Vermont State Apiculturalist Steve Parise passes along this interesting look at a new method of controlling Varroa mites.
Fungus Fights Varroa in a Two-Pronged Attack
(October 22, 2012) – Guelph, ON
A fungus normally used to control insect pests may help honey bees protect themselves from a destructive mite by both infecting the mites and preventing suppression of the bee immune system, says a team of bee researchers at the University of Guelph.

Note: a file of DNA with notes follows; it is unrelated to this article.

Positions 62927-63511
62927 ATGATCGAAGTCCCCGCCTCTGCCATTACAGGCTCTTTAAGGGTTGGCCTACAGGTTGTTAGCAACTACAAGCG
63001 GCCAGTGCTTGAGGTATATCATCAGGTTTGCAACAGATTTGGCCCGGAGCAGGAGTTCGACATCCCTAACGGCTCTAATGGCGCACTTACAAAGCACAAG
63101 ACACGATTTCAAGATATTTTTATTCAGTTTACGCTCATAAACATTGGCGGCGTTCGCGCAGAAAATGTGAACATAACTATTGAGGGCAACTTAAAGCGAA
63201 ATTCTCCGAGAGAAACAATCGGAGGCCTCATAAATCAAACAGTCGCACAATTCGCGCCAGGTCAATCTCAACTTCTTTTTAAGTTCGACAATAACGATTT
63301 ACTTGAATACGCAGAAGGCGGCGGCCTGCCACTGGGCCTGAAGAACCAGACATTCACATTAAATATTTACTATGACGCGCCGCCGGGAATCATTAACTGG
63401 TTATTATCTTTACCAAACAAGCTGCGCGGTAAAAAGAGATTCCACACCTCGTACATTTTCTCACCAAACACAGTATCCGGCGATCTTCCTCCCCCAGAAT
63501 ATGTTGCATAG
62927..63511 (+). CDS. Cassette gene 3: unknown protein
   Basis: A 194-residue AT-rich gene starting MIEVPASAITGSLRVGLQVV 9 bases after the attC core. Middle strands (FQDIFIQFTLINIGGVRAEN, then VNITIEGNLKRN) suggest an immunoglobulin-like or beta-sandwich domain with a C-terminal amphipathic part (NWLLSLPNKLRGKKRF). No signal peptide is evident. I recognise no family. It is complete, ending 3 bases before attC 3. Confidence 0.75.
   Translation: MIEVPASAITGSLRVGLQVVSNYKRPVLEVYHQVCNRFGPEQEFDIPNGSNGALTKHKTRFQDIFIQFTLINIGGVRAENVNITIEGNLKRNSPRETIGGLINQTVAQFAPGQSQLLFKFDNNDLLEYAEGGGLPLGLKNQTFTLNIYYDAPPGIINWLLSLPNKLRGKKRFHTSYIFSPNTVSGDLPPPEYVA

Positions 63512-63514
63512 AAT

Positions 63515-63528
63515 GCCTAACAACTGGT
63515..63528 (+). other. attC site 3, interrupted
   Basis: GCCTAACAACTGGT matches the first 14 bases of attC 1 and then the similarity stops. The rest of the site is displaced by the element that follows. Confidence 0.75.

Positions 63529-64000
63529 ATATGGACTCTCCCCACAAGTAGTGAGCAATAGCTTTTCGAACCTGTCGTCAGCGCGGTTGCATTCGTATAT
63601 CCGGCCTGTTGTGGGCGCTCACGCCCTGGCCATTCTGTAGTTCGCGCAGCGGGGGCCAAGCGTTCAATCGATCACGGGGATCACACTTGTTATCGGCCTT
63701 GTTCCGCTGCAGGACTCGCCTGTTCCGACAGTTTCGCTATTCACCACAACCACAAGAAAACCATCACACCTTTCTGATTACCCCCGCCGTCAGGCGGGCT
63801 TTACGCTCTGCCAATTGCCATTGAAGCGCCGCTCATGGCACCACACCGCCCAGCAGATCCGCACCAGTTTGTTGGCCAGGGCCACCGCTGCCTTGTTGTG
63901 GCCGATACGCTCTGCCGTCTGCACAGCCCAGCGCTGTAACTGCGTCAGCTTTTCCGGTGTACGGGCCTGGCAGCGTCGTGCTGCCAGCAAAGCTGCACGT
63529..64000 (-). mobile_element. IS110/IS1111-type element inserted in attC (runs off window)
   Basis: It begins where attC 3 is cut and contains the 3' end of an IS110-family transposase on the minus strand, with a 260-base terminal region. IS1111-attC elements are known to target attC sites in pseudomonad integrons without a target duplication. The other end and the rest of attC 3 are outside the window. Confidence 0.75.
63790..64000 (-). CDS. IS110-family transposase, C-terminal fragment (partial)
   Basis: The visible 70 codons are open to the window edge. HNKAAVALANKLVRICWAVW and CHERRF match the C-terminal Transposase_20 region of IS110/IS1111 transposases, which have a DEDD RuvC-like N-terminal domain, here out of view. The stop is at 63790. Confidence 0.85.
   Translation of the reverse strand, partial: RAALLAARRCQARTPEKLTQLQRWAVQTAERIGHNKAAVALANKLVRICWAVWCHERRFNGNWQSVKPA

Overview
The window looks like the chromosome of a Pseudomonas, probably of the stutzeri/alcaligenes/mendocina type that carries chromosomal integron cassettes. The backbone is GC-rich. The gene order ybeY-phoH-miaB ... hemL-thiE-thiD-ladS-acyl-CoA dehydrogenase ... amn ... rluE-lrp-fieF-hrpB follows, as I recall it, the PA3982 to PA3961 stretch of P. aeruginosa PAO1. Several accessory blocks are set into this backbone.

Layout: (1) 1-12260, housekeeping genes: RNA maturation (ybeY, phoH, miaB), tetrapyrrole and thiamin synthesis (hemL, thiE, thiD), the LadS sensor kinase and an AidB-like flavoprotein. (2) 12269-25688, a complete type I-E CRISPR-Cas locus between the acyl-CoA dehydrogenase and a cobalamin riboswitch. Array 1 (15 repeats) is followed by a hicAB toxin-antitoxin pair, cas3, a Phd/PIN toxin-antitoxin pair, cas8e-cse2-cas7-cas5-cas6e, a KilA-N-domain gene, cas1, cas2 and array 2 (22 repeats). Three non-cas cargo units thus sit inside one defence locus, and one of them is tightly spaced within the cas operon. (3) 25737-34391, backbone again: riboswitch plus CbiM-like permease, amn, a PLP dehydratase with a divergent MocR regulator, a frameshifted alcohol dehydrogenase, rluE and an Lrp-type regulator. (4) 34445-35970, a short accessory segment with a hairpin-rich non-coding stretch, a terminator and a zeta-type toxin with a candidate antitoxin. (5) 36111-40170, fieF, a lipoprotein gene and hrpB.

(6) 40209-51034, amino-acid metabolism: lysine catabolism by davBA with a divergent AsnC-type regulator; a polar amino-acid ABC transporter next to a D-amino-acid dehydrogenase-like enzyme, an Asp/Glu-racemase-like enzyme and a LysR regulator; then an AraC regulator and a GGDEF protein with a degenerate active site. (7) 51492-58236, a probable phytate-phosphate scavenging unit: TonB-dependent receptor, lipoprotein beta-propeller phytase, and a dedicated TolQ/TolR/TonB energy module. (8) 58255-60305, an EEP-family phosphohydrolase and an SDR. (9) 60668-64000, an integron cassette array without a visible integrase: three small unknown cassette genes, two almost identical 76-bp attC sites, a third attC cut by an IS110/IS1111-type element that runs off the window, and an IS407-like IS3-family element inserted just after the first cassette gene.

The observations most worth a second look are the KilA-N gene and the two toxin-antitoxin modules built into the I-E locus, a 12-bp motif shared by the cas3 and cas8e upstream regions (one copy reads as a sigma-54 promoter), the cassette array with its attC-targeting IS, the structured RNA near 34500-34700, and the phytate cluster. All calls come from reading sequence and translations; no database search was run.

The Varroa mite is a devastating bee pathogen that, if left untreated, can kill an entire honey bee colony. Beekeepers typically treat their colonies with miticides to control the mites, but resistance to these chemicals has become widespread. The Varroa mite is believed to be a leading factor in the high winter mortality experienced in Canadian bee colonies in recent years. “Beekeepers have an urgent need for effective, bee-friendly Varroa treatments. Naturally-occurring entomopathogenic fungi could be an effective, biologically-based control method. They are non-toxic to humans and can be mass-cultured,” explains Mollah Md. Hamiduzzaman, a post-doctoral researcher in the School of Environmental Sciences and lead author of the study.